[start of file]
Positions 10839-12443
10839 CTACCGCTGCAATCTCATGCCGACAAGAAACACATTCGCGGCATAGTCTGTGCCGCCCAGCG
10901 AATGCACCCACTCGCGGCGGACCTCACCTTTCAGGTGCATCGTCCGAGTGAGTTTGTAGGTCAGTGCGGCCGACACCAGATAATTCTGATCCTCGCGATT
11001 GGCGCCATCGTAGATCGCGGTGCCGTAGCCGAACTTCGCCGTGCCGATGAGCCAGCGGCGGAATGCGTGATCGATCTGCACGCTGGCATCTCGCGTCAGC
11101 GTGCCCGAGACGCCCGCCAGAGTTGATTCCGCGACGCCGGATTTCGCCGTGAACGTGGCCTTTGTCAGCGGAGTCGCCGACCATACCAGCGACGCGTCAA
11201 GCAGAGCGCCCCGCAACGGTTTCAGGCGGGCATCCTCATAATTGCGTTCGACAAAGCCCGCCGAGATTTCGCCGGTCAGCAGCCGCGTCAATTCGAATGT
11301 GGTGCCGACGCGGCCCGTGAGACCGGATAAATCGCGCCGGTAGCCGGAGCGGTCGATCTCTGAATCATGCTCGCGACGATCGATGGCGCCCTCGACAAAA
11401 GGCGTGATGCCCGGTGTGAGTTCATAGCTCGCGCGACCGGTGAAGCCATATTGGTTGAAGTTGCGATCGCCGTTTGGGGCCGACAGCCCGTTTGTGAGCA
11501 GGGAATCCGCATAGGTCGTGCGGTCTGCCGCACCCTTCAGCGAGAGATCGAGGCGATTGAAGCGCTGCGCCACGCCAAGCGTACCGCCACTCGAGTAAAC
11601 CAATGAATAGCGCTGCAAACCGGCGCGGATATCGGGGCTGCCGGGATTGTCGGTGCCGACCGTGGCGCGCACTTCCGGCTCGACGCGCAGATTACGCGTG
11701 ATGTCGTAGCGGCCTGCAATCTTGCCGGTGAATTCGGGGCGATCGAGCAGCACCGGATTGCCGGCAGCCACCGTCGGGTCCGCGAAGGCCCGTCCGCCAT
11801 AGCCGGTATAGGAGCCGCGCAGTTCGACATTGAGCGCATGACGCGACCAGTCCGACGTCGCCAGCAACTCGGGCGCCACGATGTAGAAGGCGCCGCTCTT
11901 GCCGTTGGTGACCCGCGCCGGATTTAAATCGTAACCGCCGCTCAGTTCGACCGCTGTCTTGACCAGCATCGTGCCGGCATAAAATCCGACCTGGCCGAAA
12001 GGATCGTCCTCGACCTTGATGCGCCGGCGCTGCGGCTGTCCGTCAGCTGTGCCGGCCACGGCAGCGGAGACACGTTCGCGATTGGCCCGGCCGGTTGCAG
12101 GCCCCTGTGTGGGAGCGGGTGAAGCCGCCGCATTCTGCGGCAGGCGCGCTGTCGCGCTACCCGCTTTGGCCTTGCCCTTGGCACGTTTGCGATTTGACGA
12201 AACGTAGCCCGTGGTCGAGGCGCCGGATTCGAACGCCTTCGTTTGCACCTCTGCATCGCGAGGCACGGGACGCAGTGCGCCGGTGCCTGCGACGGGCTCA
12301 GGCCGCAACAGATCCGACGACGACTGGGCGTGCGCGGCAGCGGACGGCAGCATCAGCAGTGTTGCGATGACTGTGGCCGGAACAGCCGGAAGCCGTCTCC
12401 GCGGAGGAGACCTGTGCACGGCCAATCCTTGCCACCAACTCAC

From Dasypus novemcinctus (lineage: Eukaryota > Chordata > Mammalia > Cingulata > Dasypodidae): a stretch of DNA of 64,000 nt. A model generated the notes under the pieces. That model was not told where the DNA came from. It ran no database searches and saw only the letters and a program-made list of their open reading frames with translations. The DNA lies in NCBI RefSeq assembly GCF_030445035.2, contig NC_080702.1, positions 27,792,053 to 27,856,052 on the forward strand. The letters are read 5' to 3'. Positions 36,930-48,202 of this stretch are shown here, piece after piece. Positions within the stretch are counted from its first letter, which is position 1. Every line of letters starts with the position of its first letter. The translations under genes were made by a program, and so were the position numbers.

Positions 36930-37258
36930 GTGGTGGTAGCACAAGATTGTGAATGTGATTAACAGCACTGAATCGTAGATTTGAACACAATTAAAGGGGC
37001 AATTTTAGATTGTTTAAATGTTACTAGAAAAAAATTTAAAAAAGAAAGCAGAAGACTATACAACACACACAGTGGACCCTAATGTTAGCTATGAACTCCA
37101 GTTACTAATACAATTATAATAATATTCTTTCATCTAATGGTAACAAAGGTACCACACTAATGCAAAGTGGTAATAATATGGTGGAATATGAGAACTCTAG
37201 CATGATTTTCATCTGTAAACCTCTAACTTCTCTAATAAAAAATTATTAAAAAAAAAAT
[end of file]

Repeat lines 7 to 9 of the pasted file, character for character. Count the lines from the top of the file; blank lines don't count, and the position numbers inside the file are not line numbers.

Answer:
11301 GGTGCCGACGCGGCCCGTGAGACCGGATAAATCGCGCCGGTAGCCGGAGCGGTCGATCTCTGAATCATGCTCGCGACGATCGATGGCGCCCTCGACAAAA
11401 GGCGTGATGCCCGGTGTGAGTTCATAGCTCGCGCGACCGGTGAAGCCATATTGGTTGAAGTTGCGATCGCCGTTTGGGGCCGACAGCCCGTTTGTGAGCA
11501 GGGAATCCGCATAGGTCGTGCGGTCTGCCGCACCCTTCAGCGAGAGATCGAGGCGATTGAAGCGCTGCGCCACGCCAAGCGTACCGCCACTCGAGTAAAC